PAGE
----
About ACA

About ACA

The American Counseling Association is a not-for-profit, professional and educational organization that is dedicated to the growth and enhancement of the counseling profession. Founded in 1952, ACA is the world's largest association exclusively representing professional counselors in various practice settings.

 

8 Ways ACA Helped Counselors Help Others in 2018

2018 ACA Annual Report Infographic

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What Is Counseling?

According to 20/20: A Vision for the Future of Counseling, the delegates comprised of 31 counseling organizations agreed upon a unified definition of counseling: Professional counseling is a professional relationship that empowers diverse individuals, families, and groups to accomplish mental health, wellness, education, and career goals.

Divisions, Branches, and Regions

There are 18 chartered divisions within the American Counseling Association. These divisions provide leadership, resources and information unique to specialized areas and/or principles of counseling.  ACA has four regions, which serves members in those regions.  Lastly, ACA has 56 chartered branches in the U.S., Europe, and Latin America.  Please click the following links to get more information about ACA's Divisions, Branches, and Regions.

Policies, Bylaws & Forms


ACA Articles of Incorporation and Amendments
ACA Articles of Incorporation - August 1952 

ACA Bylaws
Bylaws - March 2015

ACA Policies Manual
Policy Manual - May 2019

ACA Code of Ethics

2014 ACA Code of Ethics

ACA Nominations and Elections Handbook - February 2020
2020-2021 ACA Nominations and Election Handbook Feb 2020


Code of Leadership Conduct

ACA Code of Leadership Conduct

Past Meeting Minutes
APGA/AACD/ACA Governance Meeting Minutes

Governing Council Motions
Governing Council Motions - 2003-Present (June 2020)

IRS Form 1023, Exemption Application

IRS Tax Exemption Letter for ACA

IRS Tax Exemption Letter for ACA Group (ACA divisions that are listed)

IRS Form 990 - ACA 2017 Public Version




Learn more about what ACA does for its members here.

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  • Latest News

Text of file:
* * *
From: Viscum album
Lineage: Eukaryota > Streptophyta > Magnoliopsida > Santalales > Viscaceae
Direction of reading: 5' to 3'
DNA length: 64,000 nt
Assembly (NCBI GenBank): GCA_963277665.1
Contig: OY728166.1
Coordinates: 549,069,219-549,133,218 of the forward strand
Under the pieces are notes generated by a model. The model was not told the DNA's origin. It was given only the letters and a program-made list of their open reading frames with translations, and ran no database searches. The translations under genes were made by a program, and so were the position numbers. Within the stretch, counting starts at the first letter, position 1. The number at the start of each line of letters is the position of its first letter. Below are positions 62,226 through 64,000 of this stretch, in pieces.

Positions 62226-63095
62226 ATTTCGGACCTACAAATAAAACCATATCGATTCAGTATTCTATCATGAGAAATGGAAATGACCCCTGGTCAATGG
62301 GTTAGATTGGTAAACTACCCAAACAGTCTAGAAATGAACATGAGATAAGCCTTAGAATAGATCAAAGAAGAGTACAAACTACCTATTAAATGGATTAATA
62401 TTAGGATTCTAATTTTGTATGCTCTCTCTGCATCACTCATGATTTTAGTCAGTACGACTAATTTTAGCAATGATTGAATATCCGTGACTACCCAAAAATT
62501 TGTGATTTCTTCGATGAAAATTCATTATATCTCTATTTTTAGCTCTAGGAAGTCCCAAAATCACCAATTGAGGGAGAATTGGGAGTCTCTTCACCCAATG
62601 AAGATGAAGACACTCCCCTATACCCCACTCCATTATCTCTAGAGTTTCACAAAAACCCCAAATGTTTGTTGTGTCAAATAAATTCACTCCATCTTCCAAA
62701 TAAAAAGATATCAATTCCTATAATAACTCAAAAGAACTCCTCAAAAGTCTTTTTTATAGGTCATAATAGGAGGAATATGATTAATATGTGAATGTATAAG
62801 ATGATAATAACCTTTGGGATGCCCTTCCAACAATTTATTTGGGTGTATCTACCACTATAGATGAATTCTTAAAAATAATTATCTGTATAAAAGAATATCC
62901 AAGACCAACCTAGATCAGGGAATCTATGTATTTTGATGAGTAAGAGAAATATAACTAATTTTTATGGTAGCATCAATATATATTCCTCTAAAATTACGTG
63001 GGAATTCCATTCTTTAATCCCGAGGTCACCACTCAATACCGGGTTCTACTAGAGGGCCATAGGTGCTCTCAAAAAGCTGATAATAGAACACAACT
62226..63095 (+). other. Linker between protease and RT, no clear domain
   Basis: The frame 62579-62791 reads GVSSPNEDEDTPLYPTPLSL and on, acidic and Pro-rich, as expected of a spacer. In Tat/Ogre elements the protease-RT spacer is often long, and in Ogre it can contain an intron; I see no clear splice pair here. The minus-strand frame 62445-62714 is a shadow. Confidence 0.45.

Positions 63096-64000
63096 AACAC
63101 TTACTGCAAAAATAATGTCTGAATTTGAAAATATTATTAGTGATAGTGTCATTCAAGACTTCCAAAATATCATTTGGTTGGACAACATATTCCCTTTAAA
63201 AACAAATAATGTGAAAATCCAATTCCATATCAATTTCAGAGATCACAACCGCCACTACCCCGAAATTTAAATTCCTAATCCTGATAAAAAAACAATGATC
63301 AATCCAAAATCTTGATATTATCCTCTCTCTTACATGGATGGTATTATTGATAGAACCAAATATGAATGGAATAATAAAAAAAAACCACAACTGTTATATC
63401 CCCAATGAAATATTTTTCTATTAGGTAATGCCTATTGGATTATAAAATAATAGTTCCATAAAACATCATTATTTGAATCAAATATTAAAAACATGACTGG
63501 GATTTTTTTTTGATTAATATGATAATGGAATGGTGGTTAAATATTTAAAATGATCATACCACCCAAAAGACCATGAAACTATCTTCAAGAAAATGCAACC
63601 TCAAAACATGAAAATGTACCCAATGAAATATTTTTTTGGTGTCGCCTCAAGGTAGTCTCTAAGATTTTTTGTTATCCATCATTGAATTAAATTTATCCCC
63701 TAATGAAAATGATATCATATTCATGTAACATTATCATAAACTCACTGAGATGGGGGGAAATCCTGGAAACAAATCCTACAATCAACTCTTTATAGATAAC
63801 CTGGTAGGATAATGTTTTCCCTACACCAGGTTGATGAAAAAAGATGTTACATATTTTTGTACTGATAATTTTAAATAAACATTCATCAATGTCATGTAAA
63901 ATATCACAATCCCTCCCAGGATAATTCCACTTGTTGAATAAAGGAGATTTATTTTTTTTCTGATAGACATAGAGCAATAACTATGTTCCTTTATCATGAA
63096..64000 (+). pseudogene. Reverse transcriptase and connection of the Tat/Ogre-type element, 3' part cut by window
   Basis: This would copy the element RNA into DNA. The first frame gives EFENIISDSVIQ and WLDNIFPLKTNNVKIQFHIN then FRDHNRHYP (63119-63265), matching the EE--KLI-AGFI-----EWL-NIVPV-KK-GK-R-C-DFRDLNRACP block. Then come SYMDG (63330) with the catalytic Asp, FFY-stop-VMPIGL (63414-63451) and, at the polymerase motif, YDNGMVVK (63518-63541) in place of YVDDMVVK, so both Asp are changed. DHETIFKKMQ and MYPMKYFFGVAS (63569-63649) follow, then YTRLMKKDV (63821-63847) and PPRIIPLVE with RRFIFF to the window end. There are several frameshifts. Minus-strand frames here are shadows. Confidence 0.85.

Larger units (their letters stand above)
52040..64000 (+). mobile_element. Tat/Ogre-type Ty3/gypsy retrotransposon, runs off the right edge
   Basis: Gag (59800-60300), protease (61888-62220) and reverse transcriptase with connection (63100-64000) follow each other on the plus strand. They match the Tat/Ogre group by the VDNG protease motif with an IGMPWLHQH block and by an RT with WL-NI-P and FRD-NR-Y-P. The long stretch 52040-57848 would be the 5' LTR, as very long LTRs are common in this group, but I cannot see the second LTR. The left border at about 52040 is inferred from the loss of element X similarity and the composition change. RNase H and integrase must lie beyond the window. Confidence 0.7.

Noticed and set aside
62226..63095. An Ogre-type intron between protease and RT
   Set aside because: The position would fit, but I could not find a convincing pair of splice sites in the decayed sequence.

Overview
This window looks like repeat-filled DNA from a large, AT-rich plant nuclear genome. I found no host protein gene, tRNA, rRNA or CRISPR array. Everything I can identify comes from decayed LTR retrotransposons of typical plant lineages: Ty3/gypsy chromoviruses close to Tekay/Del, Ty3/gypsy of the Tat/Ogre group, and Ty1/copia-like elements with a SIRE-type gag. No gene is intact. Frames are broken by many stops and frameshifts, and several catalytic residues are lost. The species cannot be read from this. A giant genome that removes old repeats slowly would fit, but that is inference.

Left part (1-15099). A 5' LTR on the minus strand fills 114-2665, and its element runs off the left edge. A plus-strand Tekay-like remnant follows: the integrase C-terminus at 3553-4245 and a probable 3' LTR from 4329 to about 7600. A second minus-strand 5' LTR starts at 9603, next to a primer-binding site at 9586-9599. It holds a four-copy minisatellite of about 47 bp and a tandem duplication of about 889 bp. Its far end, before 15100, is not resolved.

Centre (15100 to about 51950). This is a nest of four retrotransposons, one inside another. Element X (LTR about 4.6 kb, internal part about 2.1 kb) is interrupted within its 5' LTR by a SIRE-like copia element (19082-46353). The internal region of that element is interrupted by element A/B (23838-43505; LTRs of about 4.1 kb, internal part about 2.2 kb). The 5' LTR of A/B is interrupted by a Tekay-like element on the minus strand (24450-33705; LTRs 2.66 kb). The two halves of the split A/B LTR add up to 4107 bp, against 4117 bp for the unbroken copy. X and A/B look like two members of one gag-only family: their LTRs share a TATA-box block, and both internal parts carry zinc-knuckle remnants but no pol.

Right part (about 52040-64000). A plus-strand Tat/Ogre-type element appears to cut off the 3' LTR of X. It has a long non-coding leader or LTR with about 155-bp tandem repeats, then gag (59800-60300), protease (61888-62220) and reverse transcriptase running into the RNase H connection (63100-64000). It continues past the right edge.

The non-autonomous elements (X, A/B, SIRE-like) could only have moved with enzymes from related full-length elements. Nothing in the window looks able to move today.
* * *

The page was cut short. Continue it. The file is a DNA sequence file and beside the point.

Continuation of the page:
Celebrate Juneteenth

    by LaTina Lewis | Jun 18, 2020
    Every year, Juneteenth takes place on June 19 and is also known as Freedom Day, Jubilee Day, Black Independence Day, and Cel-Liberation Day. This holiday commemorates the day in 1865 when Major General Gordon Granger arrived in Galveston, Texas to announce the end of the Civil War and slavery.

    Did you know:

    • Texas was the last in the Confederacy to receive word that the Civil War was over and that slavery had been abolished.

    • The Emancipation Proclamation, issued by President Abraham Lincoln, had legally freed slaves in Texas on January 1, 1863, almost 2½ years earlier. Even after the general order, some slave masters withheld the information from their slaves, holding them as slaves through one more harvest season.

    • Despite the announcement, Texas slave owners weren't too eager to part with what they felt was their property. When freed people tried to leave, many of them were beaten, lynched, or murdered.

    • Texans celebrated Juneteenth beginning in 1866, with community-centric events, such as parades, cookouts, prayer gatherings, historical and cultural readings, and musical performances. Over time, communities have developed their own traditions.

    • On January 1, 1980, Juneteenth officially became a Texas state holiday. Al Edwards, a freshman state representative, put forward the bill, H.B. 1016, making Texas the first state to grant this emancipation celebration.

    • Although Juneteenth is not a federal holiday 45 other states and the District of Columbia have also commemorated or recognized the day.

    ACA will celebrate and commemorate Juneteenth and encourages others to consider implementing this day as a “day of learning” in their workplace, where employees can participate in educating themselves about the history and experience of Black Americans.

     

    Additional Resources:

    www.juneteenth.com

    https://www.history.com/news/what-is-juneteenth

    12 Things You Might Not Know About Juneteenth

    Library of Congress Blog “Celebrating Juneteenth”

    Voices from the days of slavery